Today marks the 80th anniversary of the death of the mighty racehorse Phar Lap – a death that still sparks speculation and debate among fans of the New Zealand-born thoroughbred.
Phar Lap died in mysterious circumstances during a race campaign in the United States on April 5, 1932, not long after winning his first start there, the Agua Caliente Cup, which was the richest race in North America at the time.
Questions surrounding his death have swirled ever since.
There are suspicions the champion was poisoned, either deliberately by mobster connections or possibly through an accidental overdose of arsenic in a racing tonic.
He had been shipped across the Pacific from Australia for the campaign, and his training had been hampered by a hoof injury.
Phar Lap looked no better than his competitors until he pushed into top gear and his massive stride demolished the field.
In 2008, researchers in Australia announced results from the testing of six hairs from Phar Lap’s hide which indicated the horse had ingested a large dose of arsenic in the 40 hours before his death.
Phar Lap is never far from the news. His skeleton travelled to Australia in 2010 and was put on display at the Melbourne Museum alongside his mounted hide to mark the 150th anniversary of the Melbourne Cup – a race which Phar Lap won in 1930.
Phar Lap’s unusually large heart, which weighs 6.2 kilograms, is on display in the National Museum of Australia, in Canberra. It is the object visitors to the museum request to see most often.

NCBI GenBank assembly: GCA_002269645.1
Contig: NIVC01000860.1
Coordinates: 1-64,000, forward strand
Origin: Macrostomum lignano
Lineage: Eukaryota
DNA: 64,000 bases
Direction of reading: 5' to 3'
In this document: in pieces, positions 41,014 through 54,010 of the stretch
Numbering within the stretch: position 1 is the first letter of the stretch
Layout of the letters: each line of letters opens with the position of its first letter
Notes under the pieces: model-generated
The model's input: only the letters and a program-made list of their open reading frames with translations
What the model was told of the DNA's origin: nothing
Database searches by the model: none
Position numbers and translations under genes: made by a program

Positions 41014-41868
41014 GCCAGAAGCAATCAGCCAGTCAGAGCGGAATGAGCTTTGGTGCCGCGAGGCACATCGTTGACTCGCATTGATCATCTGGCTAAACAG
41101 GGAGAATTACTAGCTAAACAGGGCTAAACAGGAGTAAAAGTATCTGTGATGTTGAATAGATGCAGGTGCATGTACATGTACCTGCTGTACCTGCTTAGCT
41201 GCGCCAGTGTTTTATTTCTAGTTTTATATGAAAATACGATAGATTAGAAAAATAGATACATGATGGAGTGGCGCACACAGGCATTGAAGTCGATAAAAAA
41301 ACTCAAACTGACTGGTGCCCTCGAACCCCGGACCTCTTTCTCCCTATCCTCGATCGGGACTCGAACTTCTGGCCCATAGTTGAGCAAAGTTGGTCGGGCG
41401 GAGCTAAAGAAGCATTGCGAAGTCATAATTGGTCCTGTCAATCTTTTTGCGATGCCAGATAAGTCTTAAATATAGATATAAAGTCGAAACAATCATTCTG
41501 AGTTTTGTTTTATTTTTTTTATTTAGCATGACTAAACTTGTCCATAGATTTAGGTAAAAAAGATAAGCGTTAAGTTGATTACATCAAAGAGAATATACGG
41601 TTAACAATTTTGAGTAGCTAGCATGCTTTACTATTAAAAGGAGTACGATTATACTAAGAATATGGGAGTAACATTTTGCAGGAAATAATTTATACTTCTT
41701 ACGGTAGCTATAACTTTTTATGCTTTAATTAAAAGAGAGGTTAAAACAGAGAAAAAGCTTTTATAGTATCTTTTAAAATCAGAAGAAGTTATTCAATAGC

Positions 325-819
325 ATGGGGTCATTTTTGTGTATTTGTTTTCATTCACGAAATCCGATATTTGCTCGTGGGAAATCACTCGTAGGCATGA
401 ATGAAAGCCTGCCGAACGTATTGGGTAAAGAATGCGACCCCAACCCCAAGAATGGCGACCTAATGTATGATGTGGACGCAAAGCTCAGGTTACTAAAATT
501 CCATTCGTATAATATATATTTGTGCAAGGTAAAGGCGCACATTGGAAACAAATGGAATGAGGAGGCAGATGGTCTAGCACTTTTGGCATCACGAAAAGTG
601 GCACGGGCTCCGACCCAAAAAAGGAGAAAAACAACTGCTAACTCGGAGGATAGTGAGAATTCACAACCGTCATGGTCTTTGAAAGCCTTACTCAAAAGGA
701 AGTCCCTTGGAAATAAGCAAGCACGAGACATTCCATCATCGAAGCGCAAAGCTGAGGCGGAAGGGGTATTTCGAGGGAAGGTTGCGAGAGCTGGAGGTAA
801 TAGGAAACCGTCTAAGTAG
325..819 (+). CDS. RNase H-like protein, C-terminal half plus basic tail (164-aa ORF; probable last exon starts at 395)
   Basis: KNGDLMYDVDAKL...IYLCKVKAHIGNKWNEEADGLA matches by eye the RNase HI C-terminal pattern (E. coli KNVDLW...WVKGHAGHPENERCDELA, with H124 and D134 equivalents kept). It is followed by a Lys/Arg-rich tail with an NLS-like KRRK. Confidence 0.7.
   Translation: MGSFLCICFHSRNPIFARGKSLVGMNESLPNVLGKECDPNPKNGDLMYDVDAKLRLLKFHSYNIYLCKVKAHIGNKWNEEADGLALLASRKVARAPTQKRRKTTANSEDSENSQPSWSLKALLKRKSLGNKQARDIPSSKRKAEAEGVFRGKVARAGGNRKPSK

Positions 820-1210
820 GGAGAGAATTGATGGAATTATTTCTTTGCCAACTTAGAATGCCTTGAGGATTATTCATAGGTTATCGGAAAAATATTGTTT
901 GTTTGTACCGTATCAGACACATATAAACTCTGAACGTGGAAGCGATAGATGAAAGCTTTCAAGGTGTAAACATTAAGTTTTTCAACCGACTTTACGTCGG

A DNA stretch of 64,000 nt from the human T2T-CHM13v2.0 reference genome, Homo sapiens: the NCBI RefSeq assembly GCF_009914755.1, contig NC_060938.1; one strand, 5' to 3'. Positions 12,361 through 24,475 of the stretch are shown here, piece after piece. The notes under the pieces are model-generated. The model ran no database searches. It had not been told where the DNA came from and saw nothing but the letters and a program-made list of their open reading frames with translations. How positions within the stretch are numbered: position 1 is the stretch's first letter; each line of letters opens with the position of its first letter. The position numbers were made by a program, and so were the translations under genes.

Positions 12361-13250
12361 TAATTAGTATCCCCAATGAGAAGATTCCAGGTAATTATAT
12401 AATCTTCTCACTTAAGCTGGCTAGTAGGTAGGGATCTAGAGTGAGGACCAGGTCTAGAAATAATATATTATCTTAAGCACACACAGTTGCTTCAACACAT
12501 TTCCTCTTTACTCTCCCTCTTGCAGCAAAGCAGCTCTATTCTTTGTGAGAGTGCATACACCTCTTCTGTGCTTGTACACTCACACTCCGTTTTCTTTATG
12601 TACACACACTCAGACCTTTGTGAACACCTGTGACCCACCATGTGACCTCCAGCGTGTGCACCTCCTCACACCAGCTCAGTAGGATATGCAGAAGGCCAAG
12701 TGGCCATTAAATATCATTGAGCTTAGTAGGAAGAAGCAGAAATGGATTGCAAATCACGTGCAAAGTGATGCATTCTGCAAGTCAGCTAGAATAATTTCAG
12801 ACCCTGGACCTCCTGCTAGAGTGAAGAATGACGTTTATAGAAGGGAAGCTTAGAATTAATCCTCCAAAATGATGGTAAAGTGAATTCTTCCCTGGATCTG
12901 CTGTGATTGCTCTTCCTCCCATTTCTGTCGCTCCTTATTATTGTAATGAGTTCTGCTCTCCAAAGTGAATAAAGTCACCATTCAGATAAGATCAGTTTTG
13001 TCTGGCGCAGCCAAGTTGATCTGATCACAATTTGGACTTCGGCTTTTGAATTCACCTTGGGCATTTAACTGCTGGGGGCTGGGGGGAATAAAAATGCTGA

Efforts to get it to Melbourne for the 150 anniversary proved fruitless, as the museum now considers the preserved heart tissue too delicate to travel.
Phar Lap’s skeleton returned to New Zealand early last year and New Zealand’s national museum, Te Papa, announced last October it planned to re-articulate his skeleton, correcting some errors in his mounting in the process.
The new-look Phar Lap, now striking the same pose as his mounted hide, went on display in mid-March.
The fate of Phar Lap’s Melbourne Cup has long been a mystery, but a remarkable piece of historical detective work by Dr Andrew Lemon, reported in 2010, all but completed the puzzle and most likely identified the gold cup the so-called Red Terror of the Antipodes won 80 years ago.
The historic cup did not emerged from a dusty attic or from some long-forgotten vault. The 1930 Melbourne Cup, it seems, resides in the Toorak, Melbourne, home of Australian socialite Lady Susan Renouf, having been pressed into use as a vase.
Lady Renouf’s cup was the spoils of victory in the 1980 Melbourne Cup. She was then Susan Sangster, wife of well-known English thoroughbred owner and breeder Robert Sangster, whose stallion, Beldale Ball, claimed the cup victory.
Dr Lemon had noted an interesting curiousity about the 1980 Melbourne Cup. It was not like other Melbourne Cups of the era.
“After 1930, the Melbourne Cups that were made right up to this year were all similar in terms of dimensions and the amount of gold in them,” he explains.
It was clear that Lady Renouf’s heavier cup did not belong in the 1980s.
The reason for that has been established beyond doubt: the 1980 cup was actually the recycled 1953 Melbourne Cup, which was won by Wodalla.
“There is no doubt about that at all,” Dr Lemon explains. “The people involved in doing that are alive and well. We established that the 1980 cup was definitely the 1953 cup.”
Research, involving a process of elimination and based on the records of goldsmiths who made the cups of Phar Lap’s era, produced a compelling case that the cup owned by Lady Renouf is Phar Lap’s cup.